• TutorialRepository is an interface that extends JpaRepository for CRUD methods and custom finder methods (using native queries). It will be autowired in SpringBootQueryExampleApplication.
  • SpringBootQueryExampleApplication is SpringBootApplication which implements CommandLineRunner. We will use TutorialRepository to run Query methods here.
  • Configuration for Spring Datasource, JPA & Hibernate in application.properties.
  • pom.xml contains dependencies for Spring Boot and MySQL/PostgreSQL/H2 database.

Create & Setup Spring Boot project

Use Spring web tool or your development tool (Spring Tool Suite, Eclipse, Intellij) to create a Spring Boot project.

Then open pom.xml and add these dependencies:

<!-- web for access H2 database UI -->
<dependency>
	<groupId>org.springframework.boot</groupId>
	<artifactId>spring-boot-starter-web</artifactId>
</dependency>
<dependency>
	<groupId>org.springframework.boot</groupId>
	<artifactId>spring-boot-starter-data-jpa</artifactId>
</dependency>

We also need to add one more dependency.
– If you want to use MySQL:

<dependency>
	<groupId>mysql</groupId>
	<artifactId>mysql-connector-java</artifactId>
	<scope>runtime</scope>
</dependency>

– or PostgreSQL:

<dependency>
	<groupId>org.postgresql</groupId>
	<artifactId>postgresql</artifactId>
	<scope>runtime</scope>
</dependency>

– or H2 (embedded database):

<dependency>
	<groupId>com.h2database</groupId>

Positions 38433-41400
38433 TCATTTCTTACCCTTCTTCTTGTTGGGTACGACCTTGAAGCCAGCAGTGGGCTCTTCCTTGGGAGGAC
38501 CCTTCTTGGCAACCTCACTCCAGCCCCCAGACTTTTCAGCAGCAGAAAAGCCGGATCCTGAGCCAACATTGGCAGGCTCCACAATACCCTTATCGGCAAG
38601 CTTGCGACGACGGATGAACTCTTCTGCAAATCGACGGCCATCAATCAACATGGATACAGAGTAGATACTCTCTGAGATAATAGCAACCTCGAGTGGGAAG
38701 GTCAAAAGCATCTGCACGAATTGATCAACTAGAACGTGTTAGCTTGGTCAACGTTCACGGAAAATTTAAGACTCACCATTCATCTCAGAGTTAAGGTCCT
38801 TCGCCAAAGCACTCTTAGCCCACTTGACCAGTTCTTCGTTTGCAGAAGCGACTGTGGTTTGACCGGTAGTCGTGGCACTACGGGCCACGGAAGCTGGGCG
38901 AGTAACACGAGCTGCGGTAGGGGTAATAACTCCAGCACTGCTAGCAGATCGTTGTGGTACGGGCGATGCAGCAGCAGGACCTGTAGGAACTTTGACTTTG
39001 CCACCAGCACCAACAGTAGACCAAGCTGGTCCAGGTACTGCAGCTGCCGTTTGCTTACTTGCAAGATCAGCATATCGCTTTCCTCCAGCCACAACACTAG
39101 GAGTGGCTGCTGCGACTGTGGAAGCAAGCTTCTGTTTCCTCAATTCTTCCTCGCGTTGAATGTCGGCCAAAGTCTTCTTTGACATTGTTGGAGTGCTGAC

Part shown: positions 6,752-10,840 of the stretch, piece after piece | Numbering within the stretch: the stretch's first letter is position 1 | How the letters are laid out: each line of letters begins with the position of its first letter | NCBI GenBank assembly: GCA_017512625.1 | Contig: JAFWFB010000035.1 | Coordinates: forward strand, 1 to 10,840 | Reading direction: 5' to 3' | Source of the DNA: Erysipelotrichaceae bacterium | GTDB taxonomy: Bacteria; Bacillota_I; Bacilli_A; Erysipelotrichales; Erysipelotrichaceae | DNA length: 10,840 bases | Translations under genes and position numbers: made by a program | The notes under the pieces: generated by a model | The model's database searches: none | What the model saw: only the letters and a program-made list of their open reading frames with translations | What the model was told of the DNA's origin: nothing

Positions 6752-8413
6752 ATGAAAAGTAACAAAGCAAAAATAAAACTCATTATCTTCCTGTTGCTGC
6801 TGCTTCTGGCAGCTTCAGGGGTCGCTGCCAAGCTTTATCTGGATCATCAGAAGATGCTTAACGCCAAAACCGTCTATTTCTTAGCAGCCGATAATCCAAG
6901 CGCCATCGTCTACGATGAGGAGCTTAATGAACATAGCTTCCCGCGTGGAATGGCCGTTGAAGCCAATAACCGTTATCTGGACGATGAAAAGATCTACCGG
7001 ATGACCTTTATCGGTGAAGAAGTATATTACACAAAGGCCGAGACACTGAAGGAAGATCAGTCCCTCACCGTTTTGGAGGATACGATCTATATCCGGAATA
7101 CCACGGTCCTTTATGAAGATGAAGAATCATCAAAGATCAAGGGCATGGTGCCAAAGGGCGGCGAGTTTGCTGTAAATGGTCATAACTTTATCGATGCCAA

<artifactId>h2</artifactId>
	<scope>runtime</scope>
</dependency>

Configure Spring Datasource, JPA, Hibernate

Under src/main/resources folder, open application.properties and write these lines.

– For MySQL:

spring.datasource.url= jdbc:mysql://localhost:3306/testdb?useSSL=false
spring.datasource.username= root
spring.datasource.password= 123456
spring.jpa.properties.hibernate.dialect= org.hibernate.dialect.MySQL5InnoDBDialect
# Hibernate ddl auto (create, create-drop, validate, update)
spring.jpa.hibernate.ddl-auto= update

– For PostgreSQL:

spring.datasource.url= jdbc:postgresql://localhost:5432/testdb
spring.datasource.username= postgres
spring.datasource.password= 123
spring.jpa.properties.hibernate.jdbc.lob.non_contextual_creation= true
spring.jpa.properties.hibernate.dialect= org.hibernate.dialect.PostgreSQLDialect
# Hibernate ddl auto (create, create-drop, validate, update)
spring.jpa.hibernate.ddl-auto= update
  • spring.datasource.username & spring.datasource.password properties are the same as your database installation.
  • Spring Boot uses Hibernate for JPA implementation, we configure MySQL5InnoDBDialect for MySQL or PostgreSQLDialect for PostgreSQL
  • spring.jpa.hibernate.ddl-auto is used for database initialization. We set the value to update value so that a table will be created in the database automatically corresponding to defined data model. Any change to the model will also trigger an update to the table. For production, this property should be validate.

– For H2 database:

spring.datasource.url=jdbc:h2:mem:testdb
spring.datasource.driverClassName=org.h2.Driver
spring.datasource.username=sa
spring.datasource.password=
 
spring.jpa.show-sql=true
spring.jpa.properties.hibernate.dialect=org.hibernate.dialect.H2Dialect
spring.jpa.hibernate.ddl-auto= update
spring.h2.console.enabled=true
# default path: h2-console
spring.h2.console.path=/h2-ui
  • spring.datasource.url: jdbc:h2:mem:[database-name] for In-memory database and jdbc:h2:file:[path/database-name] for disk-based database.